Students with Disabilities
If you have a disability that requires special academic accommodation, please speak to your professor within the first three (3) weeks of the semester in order to discuss any adjustments. It is the student's responsibility to provide the International Center with documentation confirming the disability and the accommodations required (*if you have provided this to your study abroad organization, they have most likely informed the International Center already, but please confirm).
Students are expected to show integrity and act in a professional and respectful manner at all times. A student?s attitude in class may influence his/her participation grade. The professor has a right to ask a student to leave the classroom if the student is unruly or appears intoxicated. If a student is asked to leave the classroom, that day will count as an absence regardless of how long the student has been in class.
Topic 1: Introduction: Dimensions of Film.
- What is film?: Film as a technological medium, art, and commodity.
Topic 2: The Political Economy of Early Spanish and U.S. Cinema.
- The Motion Picture Patents War in the U.S.
- Film Production in Spain (The Silent Age): From Barcelona to Madrid.
Topic 3: From Film Pioneers to the Institutional Mode of Representation (IMR).
- The search for specificity in film language.
- The canonical film narrative.
Topic 4: The Classical Film.
- Hollywood system vs. upheavals in film production in Spain (The Republican period and early francoism).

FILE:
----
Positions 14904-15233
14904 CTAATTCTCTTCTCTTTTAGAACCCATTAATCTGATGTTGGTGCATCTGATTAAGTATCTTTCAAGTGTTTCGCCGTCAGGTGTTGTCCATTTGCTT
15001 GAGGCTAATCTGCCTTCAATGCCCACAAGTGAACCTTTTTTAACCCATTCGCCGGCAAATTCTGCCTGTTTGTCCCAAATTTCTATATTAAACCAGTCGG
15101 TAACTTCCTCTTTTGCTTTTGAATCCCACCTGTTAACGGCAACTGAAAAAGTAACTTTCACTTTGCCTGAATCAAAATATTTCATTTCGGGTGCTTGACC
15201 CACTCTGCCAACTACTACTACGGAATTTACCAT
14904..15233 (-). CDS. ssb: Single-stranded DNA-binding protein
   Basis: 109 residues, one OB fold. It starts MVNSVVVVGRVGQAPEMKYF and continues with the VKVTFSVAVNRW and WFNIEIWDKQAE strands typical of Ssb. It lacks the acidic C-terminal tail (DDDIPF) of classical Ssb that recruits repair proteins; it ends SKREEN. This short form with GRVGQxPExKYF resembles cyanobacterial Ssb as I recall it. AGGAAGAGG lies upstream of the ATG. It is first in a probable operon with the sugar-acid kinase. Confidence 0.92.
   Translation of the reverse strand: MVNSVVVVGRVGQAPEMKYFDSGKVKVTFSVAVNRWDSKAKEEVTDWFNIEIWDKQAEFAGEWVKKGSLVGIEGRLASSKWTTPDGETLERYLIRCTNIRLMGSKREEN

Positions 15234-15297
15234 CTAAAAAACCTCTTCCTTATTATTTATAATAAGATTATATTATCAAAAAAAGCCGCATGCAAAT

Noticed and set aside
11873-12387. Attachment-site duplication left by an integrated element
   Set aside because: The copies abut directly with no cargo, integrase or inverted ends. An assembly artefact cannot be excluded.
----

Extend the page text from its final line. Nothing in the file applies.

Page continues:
- Hollywood genres. The Western as American (film) mythology.
- ?Españolada? in film.
Topic 5: Hollywood Decline and Spanish Dissidents.
- The end of classicism.
- ?Conversaciones de Salamanca? (Spain).
Topic 6: The New Wages.
- Hollywood in Transition.
- Independent filmmaking in the U.S.
- Realismo crítico in Spanish Cinema.
- Avant-garde cinema in Catalonia.
Topic 7: The Emergence of Globalised Cinema in the Neoliberal Age.
- The New Hollywood. American cinema in the age of Reagan.
- The Transition Cinema in Spain: From historical reassessment to experimentalism.
- The 90s and the consolidation of Blockbuster cinema.
- ?Glocal? cinema in Spain.
Topic 8: (Post-)Cinema in the 21st Century.
-The political economy of world cinema in the digital age.
- Hollywood 9/11. The rise of the superhero franchise.
-Cine resistente in Spain.
*This syllabus is subject to change.
Courses and course hours of instruction are subject to change.
Eligibility for courses may be subject to a placement exam and/or pre-requisites.
Availability of courses is based on enrollment numbers. All students should seek pre-approval for alternate courses in the event of last minute class cancellations